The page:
Humans are social creatures, and our greatest achievements have been collaborative efforts, often vast ones – especially in the realm of knowledge and the mind.
While Free / Libre or Open Source Software (FLOSS) is the most widely publicised form of open, collaborative creativity in recent years, and certainly the most studied, such forms of collaboration are neither new nor limited to software.
From Wikipedia and open courseware to the Human Genome Project, from the Grey Album to Web 2.0 “mashups”, many of today’s most innovative developments in industry, science and culture are based on open collaborative creativity.
Since the original FLOSS project in 2001, UNU-MERIT has established itself as a pioneer in researching the socio-economic, legal and technical aspects of FLOSS. These research activities have been previously visible through different projects and websites, and we are bringing them together as the Collaborative Creativity Group to emphasise the broader nature of our interests and activities.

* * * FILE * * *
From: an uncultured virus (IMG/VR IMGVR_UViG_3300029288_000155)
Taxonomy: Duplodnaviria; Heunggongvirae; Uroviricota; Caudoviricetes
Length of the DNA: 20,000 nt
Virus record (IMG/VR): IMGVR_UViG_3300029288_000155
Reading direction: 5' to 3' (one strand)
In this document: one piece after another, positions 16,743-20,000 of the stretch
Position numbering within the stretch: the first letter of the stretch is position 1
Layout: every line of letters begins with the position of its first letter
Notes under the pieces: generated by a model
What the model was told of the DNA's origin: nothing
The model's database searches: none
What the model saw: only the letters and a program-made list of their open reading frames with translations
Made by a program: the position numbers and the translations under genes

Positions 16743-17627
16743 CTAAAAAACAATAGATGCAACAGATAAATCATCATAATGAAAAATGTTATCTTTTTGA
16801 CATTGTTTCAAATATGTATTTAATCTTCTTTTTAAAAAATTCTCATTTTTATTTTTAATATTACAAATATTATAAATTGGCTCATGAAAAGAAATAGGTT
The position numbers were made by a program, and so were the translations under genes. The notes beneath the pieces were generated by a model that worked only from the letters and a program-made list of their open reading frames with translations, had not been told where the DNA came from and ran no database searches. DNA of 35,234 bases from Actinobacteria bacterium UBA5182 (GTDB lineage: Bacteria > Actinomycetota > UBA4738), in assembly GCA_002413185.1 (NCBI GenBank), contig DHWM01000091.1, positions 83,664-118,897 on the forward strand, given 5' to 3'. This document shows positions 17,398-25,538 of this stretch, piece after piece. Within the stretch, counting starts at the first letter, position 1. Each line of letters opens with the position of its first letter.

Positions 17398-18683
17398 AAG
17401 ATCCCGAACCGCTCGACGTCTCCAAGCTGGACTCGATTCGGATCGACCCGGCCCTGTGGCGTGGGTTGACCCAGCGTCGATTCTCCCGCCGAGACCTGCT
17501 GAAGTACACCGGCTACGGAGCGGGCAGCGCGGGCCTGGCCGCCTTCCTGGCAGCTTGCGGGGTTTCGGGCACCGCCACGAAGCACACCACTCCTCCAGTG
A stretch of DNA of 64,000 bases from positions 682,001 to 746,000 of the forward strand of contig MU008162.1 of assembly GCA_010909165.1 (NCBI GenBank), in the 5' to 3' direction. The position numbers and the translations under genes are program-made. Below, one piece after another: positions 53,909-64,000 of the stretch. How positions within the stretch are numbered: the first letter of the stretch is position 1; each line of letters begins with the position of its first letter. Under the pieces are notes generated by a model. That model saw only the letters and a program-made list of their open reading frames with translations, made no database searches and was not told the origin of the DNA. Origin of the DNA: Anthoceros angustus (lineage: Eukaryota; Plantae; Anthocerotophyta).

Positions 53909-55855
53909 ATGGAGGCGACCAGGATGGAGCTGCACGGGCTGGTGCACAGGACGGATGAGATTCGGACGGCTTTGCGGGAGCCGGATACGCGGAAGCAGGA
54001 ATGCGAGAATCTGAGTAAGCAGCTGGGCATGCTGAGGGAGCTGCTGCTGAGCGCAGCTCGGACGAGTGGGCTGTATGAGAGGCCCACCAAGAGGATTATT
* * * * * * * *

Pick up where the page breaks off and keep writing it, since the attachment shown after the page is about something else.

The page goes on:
The Collaborative Creativity Group at UNU-MERIT investigates the socio-economics of collaboration across all domains.
- We examine the mechanisms that enable people and companies to innovate together.
- We look into ways of paying for public knowledge goods, whether they are scientific and technological inventions, basic research or cultural developments
- We help policymakers to create a positive environment for creativity and innovation, promoting economic growth and social welfare.
- We advise industry and others on how to encourage collaborative creativity and make the best of the human impulse to work together.
The Collaborative Creativity Project invites you to get in touch with us and share your ideas for research. Let’s work together!
Current research areas
- eA2K: The economics of Access to Knowledge
- FLOSS: Free/Libre/Open Source Software
- Open Standards
- Funding public knowledge goods
- open courseware, open content, Creative Commons works and Wikipedia – See also: www.openedworld.net